Voice of Westmoreland Organizer: Spend ARP funds on housing and mental health resources

The new organizer of Voice of Westmoreland, a group of progressive citizens’ activists, wants to redouble its efforts “to hold our local officials accountable”.

Voice of Westmoreland, or VOW, wants Westmoreland County Commissioners to spend some of the $105 million the county received under the U.S. bailout on initiatives to improve mental health resources and for the affordable housing, said Amanda Rose Piern, 38, of Hempfield, who has been an organizer since mid-February. She succeeded Celina Culver, who left the post last year.

The group met with commissioners Doug Chew and Gina Cerilli Thrasher to advise on how some of the federal funding should be spent to help those in need, Piern said.

She credited her involvement with VOW and fellow members for helping her follow a different path since becoming an active volunteer with the organization in 2020.

“I found a real passion. They inspired me to do something different,” said Piern, who was a medical coder in the healthcare industry. She attended Westmoreland County Community College and intended to pursue teaching.

Now Piern is a paid staff member of Pennsylvania United, a grassroots organization based in Pittsburgh with local chapters in the area, including Westmoreland.

Piern was chosen as the new organizer because of her passion for the job and her experience with VOW, said Robert Errett of Greensburg, a member of the group.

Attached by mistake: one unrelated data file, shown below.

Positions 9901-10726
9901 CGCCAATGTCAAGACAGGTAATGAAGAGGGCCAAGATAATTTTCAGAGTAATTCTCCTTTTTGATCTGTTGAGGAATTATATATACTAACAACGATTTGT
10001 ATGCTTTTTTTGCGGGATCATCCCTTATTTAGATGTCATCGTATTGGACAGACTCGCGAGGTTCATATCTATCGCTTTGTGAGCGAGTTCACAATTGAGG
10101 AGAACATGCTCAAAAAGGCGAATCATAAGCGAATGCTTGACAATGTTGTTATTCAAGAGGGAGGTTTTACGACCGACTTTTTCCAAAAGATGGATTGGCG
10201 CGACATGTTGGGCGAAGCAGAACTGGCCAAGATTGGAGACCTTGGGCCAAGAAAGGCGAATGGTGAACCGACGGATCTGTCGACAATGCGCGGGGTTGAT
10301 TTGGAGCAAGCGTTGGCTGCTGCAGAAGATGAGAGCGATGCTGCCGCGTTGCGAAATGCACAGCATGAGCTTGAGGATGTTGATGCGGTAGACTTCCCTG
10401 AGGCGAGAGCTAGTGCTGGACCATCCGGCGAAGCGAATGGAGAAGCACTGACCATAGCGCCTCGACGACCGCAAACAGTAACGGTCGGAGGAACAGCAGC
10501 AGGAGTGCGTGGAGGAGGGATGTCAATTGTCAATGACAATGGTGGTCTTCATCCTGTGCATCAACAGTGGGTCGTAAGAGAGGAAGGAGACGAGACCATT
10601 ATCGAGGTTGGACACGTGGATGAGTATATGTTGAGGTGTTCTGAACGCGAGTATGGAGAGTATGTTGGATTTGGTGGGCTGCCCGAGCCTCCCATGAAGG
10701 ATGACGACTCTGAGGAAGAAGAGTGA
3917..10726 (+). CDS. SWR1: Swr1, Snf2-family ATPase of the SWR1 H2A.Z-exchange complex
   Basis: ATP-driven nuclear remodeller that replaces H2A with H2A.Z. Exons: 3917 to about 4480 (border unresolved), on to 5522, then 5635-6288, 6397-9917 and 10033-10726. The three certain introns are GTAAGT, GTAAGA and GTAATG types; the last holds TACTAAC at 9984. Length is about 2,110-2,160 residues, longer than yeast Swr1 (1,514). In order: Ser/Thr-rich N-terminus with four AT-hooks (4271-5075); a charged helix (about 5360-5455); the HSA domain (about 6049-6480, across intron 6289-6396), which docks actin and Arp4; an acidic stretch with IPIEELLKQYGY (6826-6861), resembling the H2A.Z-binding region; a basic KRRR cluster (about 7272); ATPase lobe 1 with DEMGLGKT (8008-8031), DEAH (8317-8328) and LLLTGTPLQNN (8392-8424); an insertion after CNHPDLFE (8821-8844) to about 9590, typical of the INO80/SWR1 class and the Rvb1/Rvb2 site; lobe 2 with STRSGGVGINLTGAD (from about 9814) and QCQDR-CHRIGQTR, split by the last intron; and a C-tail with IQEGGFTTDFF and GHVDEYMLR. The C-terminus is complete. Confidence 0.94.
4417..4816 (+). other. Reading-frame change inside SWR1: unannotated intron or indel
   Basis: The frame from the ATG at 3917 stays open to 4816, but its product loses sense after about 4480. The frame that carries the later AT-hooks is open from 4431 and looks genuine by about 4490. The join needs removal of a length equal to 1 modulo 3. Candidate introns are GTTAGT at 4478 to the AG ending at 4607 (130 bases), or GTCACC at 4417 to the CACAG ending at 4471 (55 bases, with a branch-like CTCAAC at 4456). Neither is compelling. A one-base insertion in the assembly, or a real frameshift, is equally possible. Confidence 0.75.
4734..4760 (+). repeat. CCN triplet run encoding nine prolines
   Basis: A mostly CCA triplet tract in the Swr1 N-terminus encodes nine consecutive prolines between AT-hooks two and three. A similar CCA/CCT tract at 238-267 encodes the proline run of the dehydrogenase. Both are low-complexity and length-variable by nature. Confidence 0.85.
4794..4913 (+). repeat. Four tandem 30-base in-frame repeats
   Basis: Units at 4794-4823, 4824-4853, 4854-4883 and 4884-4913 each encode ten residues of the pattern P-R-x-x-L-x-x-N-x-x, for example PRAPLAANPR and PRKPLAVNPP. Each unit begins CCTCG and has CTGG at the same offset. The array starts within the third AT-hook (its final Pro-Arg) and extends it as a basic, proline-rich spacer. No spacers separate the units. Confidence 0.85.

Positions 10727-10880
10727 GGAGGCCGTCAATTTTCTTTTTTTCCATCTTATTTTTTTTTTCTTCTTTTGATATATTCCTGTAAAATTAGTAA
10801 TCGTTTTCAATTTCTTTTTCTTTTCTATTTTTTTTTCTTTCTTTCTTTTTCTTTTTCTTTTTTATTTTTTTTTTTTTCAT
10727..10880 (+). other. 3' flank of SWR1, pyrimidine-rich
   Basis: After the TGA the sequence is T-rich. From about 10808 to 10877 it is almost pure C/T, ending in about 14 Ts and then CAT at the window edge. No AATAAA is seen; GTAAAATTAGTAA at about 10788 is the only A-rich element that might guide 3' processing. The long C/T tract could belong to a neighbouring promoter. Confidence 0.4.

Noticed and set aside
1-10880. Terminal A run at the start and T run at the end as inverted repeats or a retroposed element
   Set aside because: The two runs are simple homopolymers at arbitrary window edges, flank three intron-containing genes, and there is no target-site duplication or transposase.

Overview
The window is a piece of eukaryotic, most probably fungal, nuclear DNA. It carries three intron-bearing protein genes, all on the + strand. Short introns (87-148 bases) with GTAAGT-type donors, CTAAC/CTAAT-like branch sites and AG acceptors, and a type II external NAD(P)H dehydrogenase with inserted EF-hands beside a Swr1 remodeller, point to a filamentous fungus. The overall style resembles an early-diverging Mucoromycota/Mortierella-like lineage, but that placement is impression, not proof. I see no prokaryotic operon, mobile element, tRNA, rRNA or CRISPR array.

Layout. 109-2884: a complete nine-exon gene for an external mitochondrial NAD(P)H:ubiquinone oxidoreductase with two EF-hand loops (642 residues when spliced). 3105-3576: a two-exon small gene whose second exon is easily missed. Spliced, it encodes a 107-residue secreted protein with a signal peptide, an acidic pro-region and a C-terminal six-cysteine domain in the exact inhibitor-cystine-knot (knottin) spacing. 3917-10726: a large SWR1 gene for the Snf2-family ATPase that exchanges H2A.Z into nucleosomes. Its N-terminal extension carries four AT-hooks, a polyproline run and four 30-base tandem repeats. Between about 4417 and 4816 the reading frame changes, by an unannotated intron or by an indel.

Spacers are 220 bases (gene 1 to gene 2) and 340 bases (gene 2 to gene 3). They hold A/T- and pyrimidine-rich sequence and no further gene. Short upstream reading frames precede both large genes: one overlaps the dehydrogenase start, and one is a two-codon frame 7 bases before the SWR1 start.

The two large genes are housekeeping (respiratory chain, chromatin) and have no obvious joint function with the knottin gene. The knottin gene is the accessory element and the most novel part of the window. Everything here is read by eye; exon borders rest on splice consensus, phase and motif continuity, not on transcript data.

Prior to becoming VOW’s organizer, Piern coordinated his efforts for the Greensburg election last year as part of the “Our Communities Can’t Wait” campaign sponsored by Pennsylvania United. He endorsed two candidates for Greensburg City Council and one for Greensburg Salem School Board. With little name recognition, they were able to get more than 1,000 votes, Piern said.

Although the efforts did not produce winners, Errett said it was equally important to become more active in local elections.

Piern is the daughter of two career military officers and remembers traveling a lot while her parents were posted to different places. She frequented the Greater Latrobe area for part of her time in middle school and high school.

After being forced to move several times growing up, Piern said she was able to learn from a variety of people and communities, which helped her in her new position.

“It allows you to meet more people and gives you the skills to build relationships with people,” she said.

Joe Napsha is a staff writer for Tribune-Review. You can contact Joe at 724-836-5252, jnapsha@triblive.com or via Twitter .

Comments are closed.